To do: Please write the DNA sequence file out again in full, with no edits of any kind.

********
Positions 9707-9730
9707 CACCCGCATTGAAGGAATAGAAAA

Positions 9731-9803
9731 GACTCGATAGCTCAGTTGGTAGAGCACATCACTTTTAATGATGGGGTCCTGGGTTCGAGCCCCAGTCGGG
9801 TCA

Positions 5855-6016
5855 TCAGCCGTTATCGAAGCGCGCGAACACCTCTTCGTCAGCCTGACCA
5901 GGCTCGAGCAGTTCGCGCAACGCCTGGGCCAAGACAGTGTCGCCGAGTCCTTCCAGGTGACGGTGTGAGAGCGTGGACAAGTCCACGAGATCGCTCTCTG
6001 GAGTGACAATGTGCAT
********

Positions 9707-9730
9707 CACCCGCATTGAAGGAATAGAAAA

Positions 9731-9803
9731 GACTCGATAGCTCAGTTGGTAGAGCACATCACTTTTAATGATGGGGTCCTGGGTTCGAGCCCCAGTCGGG
9801 TCA

Positions 5855-6016
5855 TCAGCCGTTATCGAAGCGCGCGAACACCTCTTCGTCAGCCTGACCA
5901 GGCTCGAGCAGTTCGCGCAACGCCTGGGCCAAGACAGTGTCGCCGAGTCCTTCCAGGTGACGGTGTGAGAGCGTGGACAAGTCCACGAGATCGCTCTCTG
6001 GAGTGACAATGTGCAT